I’m familiar with the category. What about the ways in which people take them? Actually, we’re finding that quite a few of these people are beginning to inject their drugs, especially mephedrone and ketamine. So all of the very real dangers that we used to see with heroin injecting, we’re now beginning to see with these newer club drugs.
Oh, dear. What are the drugs that cause the most problems? Here at the Club Drug Clinic, the four main drugs we’ve seen have been ketamine, GBL or GHB, crystal meth, and mephedrone. You can often determine the drug someone’s using [when they come in]. It seems to split along the lines of sexuality. We’re seeing a lot of gay men using crystal meth and GBL—for sex—while we’re seeing a lot of straight clubbers and students using ketamine and mephedrone. Interestingly, we’ve hardly seen anybody come into the clinic saying they’ve got a problem with MDMA or ecstasy—that just hasn’t happened.
In the first episode of Big Night Out, Clive Martin heads north to Glasgow in search of the dark heart of the UK Gabber scene. To do this he must endure 200 BPM tunes, scores of shirtless men punching the ceiling, hockey mask-wearing hardcore fiends, and a man with a rather unusual tattoo.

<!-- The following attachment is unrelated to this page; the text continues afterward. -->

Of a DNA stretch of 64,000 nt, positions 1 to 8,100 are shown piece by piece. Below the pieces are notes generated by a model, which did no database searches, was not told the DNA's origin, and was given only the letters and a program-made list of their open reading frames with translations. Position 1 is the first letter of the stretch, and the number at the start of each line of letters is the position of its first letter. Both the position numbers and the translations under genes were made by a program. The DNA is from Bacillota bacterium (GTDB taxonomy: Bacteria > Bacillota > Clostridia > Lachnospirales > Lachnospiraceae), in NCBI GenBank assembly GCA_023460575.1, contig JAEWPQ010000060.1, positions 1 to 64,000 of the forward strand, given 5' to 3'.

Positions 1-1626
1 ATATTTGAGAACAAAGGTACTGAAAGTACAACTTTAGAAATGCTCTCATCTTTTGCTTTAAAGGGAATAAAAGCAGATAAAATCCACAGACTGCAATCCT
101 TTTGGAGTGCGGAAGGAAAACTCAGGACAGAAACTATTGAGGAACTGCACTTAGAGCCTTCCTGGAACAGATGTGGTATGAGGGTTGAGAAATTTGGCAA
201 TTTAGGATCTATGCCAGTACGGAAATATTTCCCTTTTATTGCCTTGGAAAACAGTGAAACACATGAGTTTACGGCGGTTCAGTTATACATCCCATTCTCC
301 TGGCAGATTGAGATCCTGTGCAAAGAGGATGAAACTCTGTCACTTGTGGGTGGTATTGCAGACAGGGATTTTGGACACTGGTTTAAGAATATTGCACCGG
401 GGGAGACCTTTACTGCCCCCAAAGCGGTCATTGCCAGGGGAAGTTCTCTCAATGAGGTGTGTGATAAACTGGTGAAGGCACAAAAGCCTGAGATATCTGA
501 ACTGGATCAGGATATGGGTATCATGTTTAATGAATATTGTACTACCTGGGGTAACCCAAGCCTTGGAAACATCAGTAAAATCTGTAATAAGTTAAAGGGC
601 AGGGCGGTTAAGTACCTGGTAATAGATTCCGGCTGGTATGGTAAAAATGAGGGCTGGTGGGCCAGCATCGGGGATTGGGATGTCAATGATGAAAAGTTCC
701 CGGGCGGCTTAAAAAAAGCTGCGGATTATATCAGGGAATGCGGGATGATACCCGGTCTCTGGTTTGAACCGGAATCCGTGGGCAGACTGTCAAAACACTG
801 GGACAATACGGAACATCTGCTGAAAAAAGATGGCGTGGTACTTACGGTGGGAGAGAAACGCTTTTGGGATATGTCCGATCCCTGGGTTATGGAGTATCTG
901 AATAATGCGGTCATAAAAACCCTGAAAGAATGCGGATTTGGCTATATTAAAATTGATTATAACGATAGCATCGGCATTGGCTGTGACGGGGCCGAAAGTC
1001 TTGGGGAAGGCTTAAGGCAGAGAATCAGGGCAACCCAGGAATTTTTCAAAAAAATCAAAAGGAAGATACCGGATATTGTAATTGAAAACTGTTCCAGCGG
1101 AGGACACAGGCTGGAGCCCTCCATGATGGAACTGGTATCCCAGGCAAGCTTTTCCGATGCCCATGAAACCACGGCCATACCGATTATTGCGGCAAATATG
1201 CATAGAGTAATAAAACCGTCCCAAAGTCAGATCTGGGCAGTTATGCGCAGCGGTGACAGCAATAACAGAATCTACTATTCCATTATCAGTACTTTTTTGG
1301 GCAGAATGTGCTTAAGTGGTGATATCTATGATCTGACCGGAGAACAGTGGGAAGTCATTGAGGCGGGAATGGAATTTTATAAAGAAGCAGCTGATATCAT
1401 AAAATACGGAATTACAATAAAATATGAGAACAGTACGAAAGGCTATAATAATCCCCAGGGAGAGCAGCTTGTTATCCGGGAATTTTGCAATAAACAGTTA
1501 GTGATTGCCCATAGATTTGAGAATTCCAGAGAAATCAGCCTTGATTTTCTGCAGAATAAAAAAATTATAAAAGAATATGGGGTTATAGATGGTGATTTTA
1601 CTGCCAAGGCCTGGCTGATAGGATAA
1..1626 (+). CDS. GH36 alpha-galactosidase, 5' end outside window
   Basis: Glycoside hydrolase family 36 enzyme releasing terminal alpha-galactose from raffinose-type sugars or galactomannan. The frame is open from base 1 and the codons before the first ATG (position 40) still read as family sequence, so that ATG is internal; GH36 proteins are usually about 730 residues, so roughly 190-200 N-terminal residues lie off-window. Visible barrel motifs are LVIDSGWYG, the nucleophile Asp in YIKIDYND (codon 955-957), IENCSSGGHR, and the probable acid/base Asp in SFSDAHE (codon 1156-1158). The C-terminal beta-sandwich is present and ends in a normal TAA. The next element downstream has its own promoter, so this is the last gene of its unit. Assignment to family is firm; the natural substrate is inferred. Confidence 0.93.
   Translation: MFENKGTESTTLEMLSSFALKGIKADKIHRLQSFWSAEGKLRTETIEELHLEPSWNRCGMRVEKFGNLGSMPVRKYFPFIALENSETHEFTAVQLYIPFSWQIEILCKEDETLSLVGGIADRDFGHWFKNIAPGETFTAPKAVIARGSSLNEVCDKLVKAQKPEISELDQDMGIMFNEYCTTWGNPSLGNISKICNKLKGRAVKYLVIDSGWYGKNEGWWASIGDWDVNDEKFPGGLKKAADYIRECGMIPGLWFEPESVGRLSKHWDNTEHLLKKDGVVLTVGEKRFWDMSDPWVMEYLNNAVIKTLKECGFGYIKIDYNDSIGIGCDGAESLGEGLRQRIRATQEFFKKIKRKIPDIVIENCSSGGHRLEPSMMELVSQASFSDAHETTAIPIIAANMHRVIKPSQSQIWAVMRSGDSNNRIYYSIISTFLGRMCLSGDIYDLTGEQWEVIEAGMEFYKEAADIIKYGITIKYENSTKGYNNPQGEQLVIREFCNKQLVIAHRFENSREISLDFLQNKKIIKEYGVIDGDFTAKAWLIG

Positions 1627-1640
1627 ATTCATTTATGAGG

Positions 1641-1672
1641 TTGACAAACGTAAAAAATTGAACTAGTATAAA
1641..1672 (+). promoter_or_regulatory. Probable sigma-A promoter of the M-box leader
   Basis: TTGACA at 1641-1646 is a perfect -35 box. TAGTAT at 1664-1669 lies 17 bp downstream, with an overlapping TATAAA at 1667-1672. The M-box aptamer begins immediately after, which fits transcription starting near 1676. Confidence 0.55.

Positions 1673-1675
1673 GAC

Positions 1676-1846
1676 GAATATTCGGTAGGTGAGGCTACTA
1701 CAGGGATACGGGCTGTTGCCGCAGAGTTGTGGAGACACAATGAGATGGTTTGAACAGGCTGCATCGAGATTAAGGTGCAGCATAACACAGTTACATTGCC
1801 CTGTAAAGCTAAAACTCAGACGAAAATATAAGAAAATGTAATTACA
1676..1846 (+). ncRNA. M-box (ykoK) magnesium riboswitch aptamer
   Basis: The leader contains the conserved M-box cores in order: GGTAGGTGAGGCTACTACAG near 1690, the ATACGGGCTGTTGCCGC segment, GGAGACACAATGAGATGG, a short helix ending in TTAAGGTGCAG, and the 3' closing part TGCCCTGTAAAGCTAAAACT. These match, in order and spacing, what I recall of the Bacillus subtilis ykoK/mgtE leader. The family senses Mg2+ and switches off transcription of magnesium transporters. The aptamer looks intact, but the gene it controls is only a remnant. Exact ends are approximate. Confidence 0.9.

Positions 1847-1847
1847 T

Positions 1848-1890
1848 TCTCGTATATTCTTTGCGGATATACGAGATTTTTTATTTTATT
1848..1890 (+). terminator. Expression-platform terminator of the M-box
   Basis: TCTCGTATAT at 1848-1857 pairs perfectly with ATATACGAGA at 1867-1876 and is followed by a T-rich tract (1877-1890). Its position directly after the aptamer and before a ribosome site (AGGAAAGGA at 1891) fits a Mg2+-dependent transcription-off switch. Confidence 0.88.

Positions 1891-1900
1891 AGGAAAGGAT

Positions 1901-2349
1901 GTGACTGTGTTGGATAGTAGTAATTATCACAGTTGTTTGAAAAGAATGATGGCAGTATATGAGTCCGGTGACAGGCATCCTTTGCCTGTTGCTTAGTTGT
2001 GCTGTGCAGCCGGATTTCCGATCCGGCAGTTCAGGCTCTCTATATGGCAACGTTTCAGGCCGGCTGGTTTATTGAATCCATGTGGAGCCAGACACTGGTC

WE SPOKE WITH AL WALSER -THE EURO DJ WHO TROLLED THE GRAMMYS
Yesterday, everyone started collectively freaking out while trying to uncover how Al Walser—the dark horse candidate alongside more famous douchebags like Avicii, Skrillex and the Swedish House Mafia—managed to score a nomination for Best Dance Recording at the Grammy’s…even though nobody has any idea who the fuck he is.
Al’s “hit song,” which currently has 5,000 views on Youtube, is a low-budget carnival of cheesiness that you’ll have to endure for three minutes to understand what the hoopla is all about. Even then, it may be hard to grasp the collective sum of human atrocity happening before your eyeballs. I never thought I’d say this, but I’d rather listen to Skrillex’s vapid screeching for an hour than have to play that video again (so please, guys, let’s not make this a meme?).